RSS Feed LinkedIn Instagram Twitter Facebook
FMG Law Blog Line

Posts Tagged ‘Occupational Safety and Health Administration’

OSHA Issues Guidance On Reopening for Non-Essential Businesses

Posted on: June 24th, 2020

By: Hillary Freesmeier

The Occupational Safety and Health Administration, better known as OSHA, has recently released its Guidance on Returning to Work for those businesses that have been deemed “non-essential” during the COVID-19 pandemic.

The Guidance directs a Three Phase approach to reopening and identifies several categories employers should address in their reopening plans. OSHA continues to encourage employers to consider ways in which to utilize workplace flexibility, such as teleworking, and alternative business operations to provide goods and services to customers, such as curbside pickup.

During Phase 1, employers should consider allowing employees to telework when possible and feasible. For employees returning to the workplace, employers should consider limiting the number of people in the workplace and maintain strict social distancing practices. Flexibilities should also be offered for high risk workers and for those whose household members are considered to be at high risk. Non-essential business travel should be limited.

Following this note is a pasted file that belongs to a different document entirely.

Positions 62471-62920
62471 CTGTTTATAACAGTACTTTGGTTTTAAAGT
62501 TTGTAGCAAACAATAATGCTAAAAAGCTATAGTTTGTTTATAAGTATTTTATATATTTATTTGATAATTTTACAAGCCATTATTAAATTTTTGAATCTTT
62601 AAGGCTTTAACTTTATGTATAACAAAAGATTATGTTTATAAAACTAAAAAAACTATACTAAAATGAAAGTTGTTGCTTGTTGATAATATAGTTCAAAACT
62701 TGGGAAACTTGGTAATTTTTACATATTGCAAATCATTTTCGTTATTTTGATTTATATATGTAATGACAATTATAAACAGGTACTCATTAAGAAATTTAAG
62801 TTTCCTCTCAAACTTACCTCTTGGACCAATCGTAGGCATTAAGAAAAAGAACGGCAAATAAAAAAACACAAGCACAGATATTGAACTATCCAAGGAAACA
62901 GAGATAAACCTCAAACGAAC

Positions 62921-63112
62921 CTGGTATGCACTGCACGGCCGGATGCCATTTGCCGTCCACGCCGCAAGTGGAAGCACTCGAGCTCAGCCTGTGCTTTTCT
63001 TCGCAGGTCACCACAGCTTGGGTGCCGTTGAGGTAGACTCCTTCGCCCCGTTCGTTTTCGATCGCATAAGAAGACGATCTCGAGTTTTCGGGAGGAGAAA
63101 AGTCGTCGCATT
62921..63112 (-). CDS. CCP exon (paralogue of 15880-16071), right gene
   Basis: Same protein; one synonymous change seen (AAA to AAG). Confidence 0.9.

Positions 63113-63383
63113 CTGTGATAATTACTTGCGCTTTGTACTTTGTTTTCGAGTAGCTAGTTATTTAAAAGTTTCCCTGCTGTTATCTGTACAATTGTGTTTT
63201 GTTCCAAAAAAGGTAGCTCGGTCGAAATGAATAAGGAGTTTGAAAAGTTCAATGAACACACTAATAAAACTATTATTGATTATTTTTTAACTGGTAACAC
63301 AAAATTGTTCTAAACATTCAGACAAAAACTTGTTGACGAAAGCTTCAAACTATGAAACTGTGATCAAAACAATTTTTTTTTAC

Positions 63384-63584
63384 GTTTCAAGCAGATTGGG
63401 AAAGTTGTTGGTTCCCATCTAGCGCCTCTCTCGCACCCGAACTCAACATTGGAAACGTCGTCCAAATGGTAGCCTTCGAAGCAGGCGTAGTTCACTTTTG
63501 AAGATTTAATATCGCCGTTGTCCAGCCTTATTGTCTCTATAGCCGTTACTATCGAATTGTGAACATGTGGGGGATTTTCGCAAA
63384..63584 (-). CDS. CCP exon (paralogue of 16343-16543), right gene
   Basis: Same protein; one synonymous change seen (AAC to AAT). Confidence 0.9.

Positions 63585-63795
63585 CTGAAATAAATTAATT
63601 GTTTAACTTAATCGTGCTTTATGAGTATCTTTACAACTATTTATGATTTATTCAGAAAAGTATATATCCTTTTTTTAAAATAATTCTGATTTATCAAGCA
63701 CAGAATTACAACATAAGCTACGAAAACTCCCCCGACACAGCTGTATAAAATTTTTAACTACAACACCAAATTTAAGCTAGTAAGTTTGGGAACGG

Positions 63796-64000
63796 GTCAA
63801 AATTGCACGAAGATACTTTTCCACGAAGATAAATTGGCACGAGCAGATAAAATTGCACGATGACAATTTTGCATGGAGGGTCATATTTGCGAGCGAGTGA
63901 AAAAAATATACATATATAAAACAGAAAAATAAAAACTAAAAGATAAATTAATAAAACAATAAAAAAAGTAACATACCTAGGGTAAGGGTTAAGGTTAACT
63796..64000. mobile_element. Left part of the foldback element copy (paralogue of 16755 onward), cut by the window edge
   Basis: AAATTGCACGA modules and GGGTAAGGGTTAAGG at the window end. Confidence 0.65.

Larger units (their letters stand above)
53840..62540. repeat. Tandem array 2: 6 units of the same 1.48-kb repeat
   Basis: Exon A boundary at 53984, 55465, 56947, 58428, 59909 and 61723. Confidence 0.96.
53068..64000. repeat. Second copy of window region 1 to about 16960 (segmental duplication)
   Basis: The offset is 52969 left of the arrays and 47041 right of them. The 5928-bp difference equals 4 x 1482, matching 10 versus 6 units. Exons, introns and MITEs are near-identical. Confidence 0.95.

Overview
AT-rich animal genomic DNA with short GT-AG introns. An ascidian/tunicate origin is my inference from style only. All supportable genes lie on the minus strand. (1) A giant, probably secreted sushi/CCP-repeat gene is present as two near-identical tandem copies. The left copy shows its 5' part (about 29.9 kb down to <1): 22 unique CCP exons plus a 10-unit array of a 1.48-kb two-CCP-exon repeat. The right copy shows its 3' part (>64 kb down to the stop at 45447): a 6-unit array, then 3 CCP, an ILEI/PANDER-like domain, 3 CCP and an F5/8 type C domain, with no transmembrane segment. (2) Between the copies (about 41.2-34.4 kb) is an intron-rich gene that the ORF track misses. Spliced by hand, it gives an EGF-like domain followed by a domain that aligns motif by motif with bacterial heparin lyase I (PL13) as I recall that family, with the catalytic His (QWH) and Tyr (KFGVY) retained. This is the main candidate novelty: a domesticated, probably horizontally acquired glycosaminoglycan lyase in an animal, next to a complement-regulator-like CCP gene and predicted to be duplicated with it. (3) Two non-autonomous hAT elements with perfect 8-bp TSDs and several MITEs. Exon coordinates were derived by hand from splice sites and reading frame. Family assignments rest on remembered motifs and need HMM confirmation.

During Phase 2, employers should continue to make teleworking available where possible, but can allow non-essential business travel to resume. Restrictions on the number of people in the workplace can be eased, but moderate to strict social distancing should be maintained. Employers should also continue to accommodate vulnerable workers as they did in Phase 1.

During Phase 3, businesses may resume unrestricted staffing.

Employers should also develop and implement policies and procedures for preventing, monitoring, and responding to any possible emergence or resurgence of COVID-19 in their workplace or community.

All reopening plans should address:

  • Hazard assessment, which should include practices and procedures to determine when, where, how, and to what sources of COVID-19 employees are likely to be exposed to in the workplace;